Sudanese-Australian writer, engineer, and broadcaster Yassmin Abdel-Magied was blocked at the American border after touching down at a Minneapolis airport on Wednesday.
On Twitter, Adbel-Magied said she was prevented from entering by American immigration officials who challenged the validity of her visa.
Abdel-Magied, who is Muslim, was set to speak at two events in New York City as part of Pen America's World Voices Festival. One of the events was ironically called "No Country For Young Muslim Women."
Upon arriving in America on Wednesday Adbel-Magied said she had her phone taken from her and her visa canceled. She tweeted about the confrontation on Thursday morning, Australia time. On Thursday evening, Australian time, she tweeted a statement about what happened:
PEN America CEO Suzanne Nossel called on US Customs and Border Patrol to admit her to the US in a statement on Thursday afternoon.
“We are dismayed that an invited guest to our annual PEN World Voices Festival in New York, which starts on Monday, Yassmin Abdel-Magied, herself the founder of an organization called Youth Without Borders, was turned away by US Immigration officials in Minneapolis, reportedly had her phone and passport seized, and was put back on a plane to Amsterdam," said Nossel.
"Abdel-Magied is an advocate of the rights of Muslim women and refugees and is a citizen of Australia, traveling on that country’s passport."
"The very purpose of the PEN World Voices Festival, founded after 9/11 to sustain the connectedness between the U.S. and the wider world, is in jeopardy at a time when efforts at visa bans and tightened immigration restrictions threaten to choke off vital channels of dialogue that are protected under the First Amendment right to receive and impart information through in-person cultural exchange."
Nossel said that PEN America understood Abdel-Magied was traveling on a type of visa that she had used in the past for similar trips without issue.
Target spokesperson Danielle Schumann confirmed it was supposed to host an event for the Australian, but didn't offer any further information about her visa or if she was to be paid for the event.
"Yassmin Abdel-Magied was scheduled to speak at an internal speaker series today, but unfortunately was not able to make it," said Schumann on Thursday afternoon.
Abdel-Magied told the New York Times that she was traveling on a B1/B2 visa, the same visa she'd used to speak at an event for Twitter in February.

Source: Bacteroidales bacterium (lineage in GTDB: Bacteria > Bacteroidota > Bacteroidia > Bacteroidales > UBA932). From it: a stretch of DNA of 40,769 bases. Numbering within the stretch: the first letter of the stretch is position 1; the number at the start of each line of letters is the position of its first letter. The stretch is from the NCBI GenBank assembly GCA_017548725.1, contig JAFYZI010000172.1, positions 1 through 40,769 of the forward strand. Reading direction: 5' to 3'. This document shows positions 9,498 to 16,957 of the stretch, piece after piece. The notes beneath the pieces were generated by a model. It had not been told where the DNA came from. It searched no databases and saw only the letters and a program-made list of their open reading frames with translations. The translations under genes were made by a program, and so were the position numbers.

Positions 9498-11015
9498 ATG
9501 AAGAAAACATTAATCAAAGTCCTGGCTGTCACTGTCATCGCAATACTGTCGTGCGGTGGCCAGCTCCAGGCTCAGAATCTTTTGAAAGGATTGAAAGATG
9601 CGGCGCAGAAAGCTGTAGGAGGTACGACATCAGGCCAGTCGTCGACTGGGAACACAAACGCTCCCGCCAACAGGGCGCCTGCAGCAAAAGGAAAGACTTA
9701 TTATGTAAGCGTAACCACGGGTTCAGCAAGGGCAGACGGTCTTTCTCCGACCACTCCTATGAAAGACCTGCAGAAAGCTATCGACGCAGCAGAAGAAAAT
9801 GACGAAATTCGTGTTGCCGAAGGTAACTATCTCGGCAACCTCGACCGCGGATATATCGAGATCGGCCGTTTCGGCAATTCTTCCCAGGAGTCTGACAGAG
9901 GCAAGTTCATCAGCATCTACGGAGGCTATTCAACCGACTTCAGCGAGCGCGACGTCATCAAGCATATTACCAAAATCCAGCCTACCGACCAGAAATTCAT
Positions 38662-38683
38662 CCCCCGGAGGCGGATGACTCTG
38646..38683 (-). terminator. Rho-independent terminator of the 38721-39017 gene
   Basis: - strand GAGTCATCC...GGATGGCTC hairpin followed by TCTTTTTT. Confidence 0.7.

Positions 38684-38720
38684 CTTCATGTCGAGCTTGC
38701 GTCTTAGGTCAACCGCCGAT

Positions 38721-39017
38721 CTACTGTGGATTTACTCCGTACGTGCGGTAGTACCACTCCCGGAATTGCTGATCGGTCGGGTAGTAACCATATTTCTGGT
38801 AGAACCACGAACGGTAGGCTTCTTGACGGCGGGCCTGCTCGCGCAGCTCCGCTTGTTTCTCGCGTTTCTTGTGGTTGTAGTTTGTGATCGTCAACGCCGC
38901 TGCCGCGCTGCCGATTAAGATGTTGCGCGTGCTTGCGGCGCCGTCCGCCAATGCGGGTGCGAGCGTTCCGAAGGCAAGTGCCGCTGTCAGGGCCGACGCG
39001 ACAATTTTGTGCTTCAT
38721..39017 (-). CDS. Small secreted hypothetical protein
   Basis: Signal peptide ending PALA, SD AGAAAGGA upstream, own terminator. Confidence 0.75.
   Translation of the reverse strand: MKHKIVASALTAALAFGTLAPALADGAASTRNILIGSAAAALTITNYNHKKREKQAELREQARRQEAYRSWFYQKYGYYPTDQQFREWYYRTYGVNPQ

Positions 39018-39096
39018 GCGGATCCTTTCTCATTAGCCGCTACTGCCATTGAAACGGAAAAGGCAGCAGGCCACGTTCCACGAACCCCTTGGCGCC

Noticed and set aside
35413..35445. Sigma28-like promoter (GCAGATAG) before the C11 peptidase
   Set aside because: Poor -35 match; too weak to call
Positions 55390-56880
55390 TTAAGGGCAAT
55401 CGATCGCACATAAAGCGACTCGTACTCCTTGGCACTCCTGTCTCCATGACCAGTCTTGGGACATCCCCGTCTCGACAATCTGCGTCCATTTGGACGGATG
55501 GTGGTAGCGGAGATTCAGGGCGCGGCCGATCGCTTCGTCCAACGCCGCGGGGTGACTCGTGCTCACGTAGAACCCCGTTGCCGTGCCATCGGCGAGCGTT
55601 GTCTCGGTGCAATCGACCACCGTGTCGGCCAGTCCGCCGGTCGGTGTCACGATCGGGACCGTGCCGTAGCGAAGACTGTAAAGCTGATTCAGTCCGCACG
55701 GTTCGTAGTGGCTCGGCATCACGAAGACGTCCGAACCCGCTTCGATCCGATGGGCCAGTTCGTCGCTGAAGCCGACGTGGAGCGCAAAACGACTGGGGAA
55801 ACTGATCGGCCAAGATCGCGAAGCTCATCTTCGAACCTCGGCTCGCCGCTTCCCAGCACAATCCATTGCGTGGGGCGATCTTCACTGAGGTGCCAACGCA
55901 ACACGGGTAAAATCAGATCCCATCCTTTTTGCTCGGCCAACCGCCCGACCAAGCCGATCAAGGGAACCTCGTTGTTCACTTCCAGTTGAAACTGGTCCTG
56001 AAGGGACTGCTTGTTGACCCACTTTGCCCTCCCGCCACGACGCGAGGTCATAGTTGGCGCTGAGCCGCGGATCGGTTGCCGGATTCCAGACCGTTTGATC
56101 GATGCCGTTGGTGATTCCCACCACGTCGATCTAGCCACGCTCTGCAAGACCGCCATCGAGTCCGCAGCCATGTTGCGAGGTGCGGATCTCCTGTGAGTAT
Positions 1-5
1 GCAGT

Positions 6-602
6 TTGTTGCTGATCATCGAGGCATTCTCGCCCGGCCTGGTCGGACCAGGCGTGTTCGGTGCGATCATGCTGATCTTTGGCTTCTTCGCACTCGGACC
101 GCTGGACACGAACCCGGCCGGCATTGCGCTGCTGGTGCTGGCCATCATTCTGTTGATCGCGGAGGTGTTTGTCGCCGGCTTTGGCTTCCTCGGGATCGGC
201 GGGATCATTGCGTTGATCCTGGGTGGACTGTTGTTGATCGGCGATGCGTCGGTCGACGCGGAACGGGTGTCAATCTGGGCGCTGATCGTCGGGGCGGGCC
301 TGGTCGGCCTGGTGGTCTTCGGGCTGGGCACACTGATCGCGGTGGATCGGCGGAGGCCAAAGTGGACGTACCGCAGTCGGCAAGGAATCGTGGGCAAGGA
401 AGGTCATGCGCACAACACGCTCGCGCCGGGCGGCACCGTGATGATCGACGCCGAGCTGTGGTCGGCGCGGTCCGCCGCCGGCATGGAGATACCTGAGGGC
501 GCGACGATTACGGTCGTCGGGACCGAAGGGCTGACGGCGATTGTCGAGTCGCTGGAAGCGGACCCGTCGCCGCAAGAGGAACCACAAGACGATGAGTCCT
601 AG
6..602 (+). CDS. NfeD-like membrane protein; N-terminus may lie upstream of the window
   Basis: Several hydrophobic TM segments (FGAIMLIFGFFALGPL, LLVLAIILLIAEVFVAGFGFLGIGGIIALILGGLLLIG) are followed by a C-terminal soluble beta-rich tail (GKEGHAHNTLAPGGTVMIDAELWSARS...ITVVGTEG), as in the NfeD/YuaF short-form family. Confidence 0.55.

A spokesperson for US Customs and Border Protection (CBP) said Abdel-Magied was turned away as she did not have the appropriate visa.
"During the inspection, CBP officers determined this individual did not possess the appropriate visa to receive monetary compensation for the speaking engagements she had planned during her visit to the United States," said the spokesperson.
"As such, she was deemed inadmissible to enter the United States for her visit, but was allowed to withdraw her application for admission. The traveler is eligible to reapply for a visa for future visits.”
A B1/B2 visa is a combination business and tourist visa (B1 is a business visa, B2 is a tourist visa). The B1 allows its holder to "attend a scientific, educational, professional, or business convention or conference," according to the US Department of State's site.
Immigration lawyer Matthew Covey confirmed to BuzzFeed News that the B1/B2 visa does not permit Abdel-Magied to speak at an event or get paid for it, because that would be providing services to a US company.
"The fact that she's said she's done this many times and it's been fine — I don't doubt that that's true, but it hasn't ever been legal. It just has worked," said Covey, the executive director of Tamizdat, a nonprofit that helps artists with US immigration issues.
He noted that writers and academics speaking at conferences and festivals on B1/B2 visas have been "largely unenforced historically," mainly because they are low-paying small events.
Covey said although there was not data on how race, religion or public profile affect whether customs officers are more likely to turn a blind eye, it's notable that the customs officers stopped Abdel-Magied, a brown Muslim woman and activist.
"Was it more likely she got singled out because of who she was? Possibly," he said, noting that middle-class white European writers had long entered the US on that visa to give speeches.
One key problem, Covey added, is that there is no clear option for people in Abdel-Magied's position. An employment visa, such as a P (for athletes, artists and entertainers) or O (extraordinary individuals) visa, costs several thousands of dollars and takes weeks to prepare, and is aimed at people who want to live in the United States.
Abdel-Magied, who lives in London, was the winner of the Queensland Young Australian of the Year in 2010. She left Australia after a barrage of media abuse and attention was focused on her following a seven-word Facebook post about ANZAC Day.
Earlier this week, Australian politicians and conservative commentators complained about a new television program Abdel-Magied was set to host about hijab fashion on the nation's public broadcaster.
Conservative Australian senator Cory Bernadi said that the ABC "needed to be reformed" after hearing about of Abdel-Magied's new show. He tweeted his support of Trump's border protection policies shortly after news of Abdel-Magied being stopped from entering broke.
Tweeting on Thursday morning, Abdel-Magied said that she was back on a plane only three hours after arriving in the USA.
Speaking to Sky News Australia, citizenship and multicultural affairs minister Alan Tudge said it was "unusual" that an Australian citizen would not be welcomed into the United States.
Australian children's book author Mem Fox was also detained at a US airport after trying to enter to speak at a keynote address for a literacy festival.